Vol 9, No 3 (2023)
Case report
Published online: 2023-06-06

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Infantile seborrheic dermatitis differential diagnosis based on case report

Natalia Bień1, Maria Rajczak1, Klaudia Lipińska1, Joanna Narbutt2, Małgorzata Skibińska2, Aleksandra Lesiak2
Forum Dermatologicum 2023;9(3):123-125.

Abstract

Infantile seborrheic dermatitis often occurs during the first three months of life and most frequently presents as erythema and greasy scales located especially on the scalp (commonly called “cradle cap”). Usually, it is a mild, self-limiting condition. The severe, erythrodermic clinical appearance is rare and often demands differential diagnosis with other more serious skin conditions. We report a case of severe seborrheic dermatitis in an infant. A 5-weeks male infant presented with erythrodermic scaling lesions and exfoliation of the outermost layer of the epidermis, which had appeared after birth. Greasy scales were observed on the scalp, eyelids, and face accompanied by inflammation of the eyelids. Moreover, erythematous, well-demarcated lesions were noticed in the neck folds, behind the ears, in the axillary region, and diaper area. Considering the severe clinical appearance, additional tests such as skin biopsy and genetic analysis were performed to exclude other possible causes such as atopic dermatitis, Langerhans histiocytosis, congenital ichthyosis, and psoriasis. Based on clinical presentation and additional test results, infantile seborrheic dermatitis seemed to be the most probable diagnosis. The treatment including 1% tannic acid, 0.5% erythromycin eye cream, clotrimazole cream, hydrocortisone cream, and emollients was started in the hospital with a good response. After a month of therapy, the patient was re-admitted for the follow-up, with further improvement of the skin condition. It is essential to remember that the dermatoses that we should take into consideration during the differential diagnosis of severe infantile seborrheic dermatitis are atopic dermatitis, Langerhans histiocytosis, congenital ichthyosis, and psoriasis.

CASE REPORT

Forum Dermatologicum

2023, Vol. 9, No. 3, 123–125

DOI: 10.5603/FD.a2023.0010

Copyright © 2023 Via Medica

ISSN 2451-1501, e-ISSN: 2451-151X

Infantile seborrheic dermatitis differential diagnosis based on case report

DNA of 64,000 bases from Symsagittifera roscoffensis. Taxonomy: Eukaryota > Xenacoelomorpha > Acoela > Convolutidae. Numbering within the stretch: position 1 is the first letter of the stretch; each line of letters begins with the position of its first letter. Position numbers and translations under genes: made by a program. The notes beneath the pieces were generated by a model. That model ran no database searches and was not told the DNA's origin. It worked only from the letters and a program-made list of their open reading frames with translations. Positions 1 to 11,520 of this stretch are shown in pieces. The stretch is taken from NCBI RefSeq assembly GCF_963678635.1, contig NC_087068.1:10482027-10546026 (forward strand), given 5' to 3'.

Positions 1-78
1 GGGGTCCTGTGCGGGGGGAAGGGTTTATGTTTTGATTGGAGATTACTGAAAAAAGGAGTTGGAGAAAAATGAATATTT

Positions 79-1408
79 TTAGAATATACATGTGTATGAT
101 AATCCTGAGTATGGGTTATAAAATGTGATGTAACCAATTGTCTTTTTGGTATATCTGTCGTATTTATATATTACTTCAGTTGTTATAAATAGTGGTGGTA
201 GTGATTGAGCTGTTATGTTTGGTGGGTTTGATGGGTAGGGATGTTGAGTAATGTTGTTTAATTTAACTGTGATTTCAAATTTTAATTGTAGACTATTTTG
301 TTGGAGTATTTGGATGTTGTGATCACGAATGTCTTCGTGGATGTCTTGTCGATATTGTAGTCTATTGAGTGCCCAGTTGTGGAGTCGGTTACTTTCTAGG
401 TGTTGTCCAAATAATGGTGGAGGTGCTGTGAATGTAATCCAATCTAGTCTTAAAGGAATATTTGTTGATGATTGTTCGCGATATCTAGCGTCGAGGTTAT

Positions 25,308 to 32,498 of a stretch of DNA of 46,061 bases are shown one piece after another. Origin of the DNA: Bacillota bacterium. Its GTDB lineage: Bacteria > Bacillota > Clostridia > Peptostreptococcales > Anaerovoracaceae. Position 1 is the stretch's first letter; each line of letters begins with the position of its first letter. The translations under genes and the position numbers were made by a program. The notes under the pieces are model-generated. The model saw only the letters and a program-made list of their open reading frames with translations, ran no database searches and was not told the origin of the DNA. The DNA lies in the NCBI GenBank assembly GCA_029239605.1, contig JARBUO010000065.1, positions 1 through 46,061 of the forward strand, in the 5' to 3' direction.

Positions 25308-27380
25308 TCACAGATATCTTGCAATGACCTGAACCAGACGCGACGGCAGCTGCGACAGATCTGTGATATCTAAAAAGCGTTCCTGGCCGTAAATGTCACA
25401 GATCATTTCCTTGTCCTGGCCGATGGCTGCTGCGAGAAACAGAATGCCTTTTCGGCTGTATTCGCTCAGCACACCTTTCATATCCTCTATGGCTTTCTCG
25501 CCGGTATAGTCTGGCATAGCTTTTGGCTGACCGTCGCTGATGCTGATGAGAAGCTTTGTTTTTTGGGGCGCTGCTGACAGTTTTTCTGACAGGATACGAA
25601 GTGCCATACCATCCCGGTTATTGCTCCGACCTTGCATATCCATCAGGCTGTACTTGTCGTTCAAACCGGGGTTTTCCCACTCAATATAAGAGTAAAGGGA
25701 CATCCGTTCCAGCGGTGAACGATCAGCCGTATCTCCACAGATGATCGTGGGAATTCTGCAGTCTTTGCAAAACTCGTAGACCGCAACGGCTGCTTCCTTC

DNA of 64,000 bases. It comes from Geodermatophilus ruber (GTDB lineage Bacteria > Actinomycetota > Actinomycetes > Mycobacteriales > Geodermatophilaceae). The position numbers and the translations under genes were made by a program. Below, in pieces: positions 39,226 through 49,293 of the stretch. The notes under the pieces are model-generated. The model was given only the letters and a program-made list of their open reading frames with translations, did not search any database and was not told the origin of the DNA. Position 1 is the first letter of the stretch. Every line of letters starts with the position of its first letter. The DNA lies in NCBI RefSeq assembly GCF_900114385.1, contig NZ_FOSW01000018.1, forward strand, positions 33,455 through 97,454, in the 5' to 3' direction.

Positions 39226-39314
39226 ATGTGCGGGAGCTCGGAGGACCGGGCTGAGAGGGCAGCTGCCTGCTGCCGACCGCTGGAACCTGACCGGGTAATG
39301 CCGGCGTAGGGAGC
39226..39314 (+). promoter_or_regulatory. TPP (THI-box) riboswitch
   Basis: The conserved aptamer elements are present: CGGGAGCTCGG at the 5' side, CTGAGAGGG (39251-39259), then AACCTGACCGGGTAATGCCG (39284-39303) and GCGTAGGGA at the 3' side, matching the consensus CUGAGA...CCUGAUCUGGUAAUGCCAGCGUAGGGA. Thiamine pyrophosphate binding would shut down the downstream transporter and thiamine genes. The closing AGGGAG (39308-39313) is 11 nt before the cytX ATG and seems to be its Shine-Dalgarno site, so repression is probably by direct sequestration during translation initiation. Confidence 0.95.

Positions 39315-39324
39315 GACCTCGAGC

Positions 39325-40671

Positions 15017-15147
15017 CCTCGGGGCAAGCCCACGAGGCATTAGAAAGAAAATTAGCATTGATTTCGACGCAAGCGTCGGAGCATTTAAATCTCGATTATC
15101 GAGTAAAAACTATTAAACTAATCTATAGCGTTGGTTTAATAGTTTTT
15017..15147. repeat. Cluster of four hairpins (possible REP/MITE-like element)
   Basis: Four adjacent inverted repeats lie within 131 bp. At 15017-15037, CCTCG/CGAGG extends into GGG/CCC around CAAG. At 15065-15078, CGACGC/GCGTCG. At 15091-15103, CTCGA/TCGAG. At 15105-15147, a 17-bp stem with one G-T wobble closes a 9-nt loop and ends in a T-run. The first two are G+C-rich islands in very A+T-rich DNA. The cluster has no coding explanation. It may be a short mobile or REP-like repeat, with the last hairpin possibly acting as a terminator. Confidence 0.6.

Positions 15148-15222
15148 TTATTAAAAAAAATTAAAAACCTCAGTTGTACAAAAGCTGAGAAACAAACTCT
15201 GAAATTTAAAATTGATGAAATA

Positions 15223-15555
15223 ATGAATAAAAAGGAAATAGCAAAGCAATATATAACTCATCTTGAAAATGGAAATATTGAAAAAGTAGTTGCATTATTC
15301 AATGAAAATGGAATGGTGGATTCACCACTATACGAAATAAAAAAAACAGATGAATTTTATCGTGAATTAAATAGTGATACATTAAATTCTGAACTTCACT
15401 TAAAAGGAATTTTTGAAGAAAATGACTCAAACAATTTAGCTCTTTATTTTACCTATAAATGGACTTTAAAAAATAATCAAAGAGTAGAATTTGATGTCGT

Natalia Bień1Maria Rajczak1Klaudia Lipińska1Joanna Narbutt2Małgorzata Skibińska2Aleksandra Lesiak2
1Students’ Scientific Association of Experimental, Clinical and Surgical Dermatology, Medical University of Lodz, Poland
2Department of Dermatology, Paediatric and Oncological Dermatology, Medical University of Lodz, Poland

Address for correspondence:

Aleksandra Lesiak, MD, PhD, Department of Dermatology, Paediatric and Oncological Dermatology, Medical University of Lodz, Kniaziewicza 1/5, 91347 Lodz, Poland, phone: +48 422 516 192, e-mail: aleksandra.lesiak@umed.lodz.pl

Received: 9.03.2023 Accepted: 16.04.2023 Early publication date: 6.06.2023

ABSTRACT
Infantile seborrheic dermatitis often occurs during the first three months of life and most frequently presents as erythema and greasy scales located especially on the scalp (commonly called “cradle cap”). Usually, it is a mild, self-limiting condition. The severe, erythrodermic clinical appearance is rare and often demands differential diagnosis with other more serious skin conditions. We report a case of severe seborrheic dermatitis in an infant. A 5-weeks male infant presented with erythrodermic scaling lesions and exfoliation of the outermost layer of the epidermis, which had appeared after birth. Greasy scales were observed on the scalp, eyelids, and face accompanied by inflammation of the eyelids. Moreover, erythematous, well-demarcated lesions were noticed in the neck folds, behind the ears, in the axillary region, and diaper area. Considering the severe clinical appearance, additional tests such as skin biopsy and genetic analysis were performed to exclude other possible causes such as atopic dermatitis, Langerhans histiocytosis, congenital ichthyosis, and psoriasis. Based on clinical presentation and additional test results, infantile seborrheic dermatitis seemed to be the most probable diagnosis. The treatment including 1% tannic acid, 0.5% erythromycin eye cream, clotrimazole cream, hydrocortisone cream, and emollients was started in the hospital with a good response. After a month of therapy, the patient was re-admitted for the follow-up, with further improvement of the skin condition. It is essential to remember that the dermatoses that we should take into consideration during the differential diagnosis of severe infantile seborrheic dermatitis are atopic dermatitis, Langerhans histiocytosis, congenital ichthyosis, and psoriasis.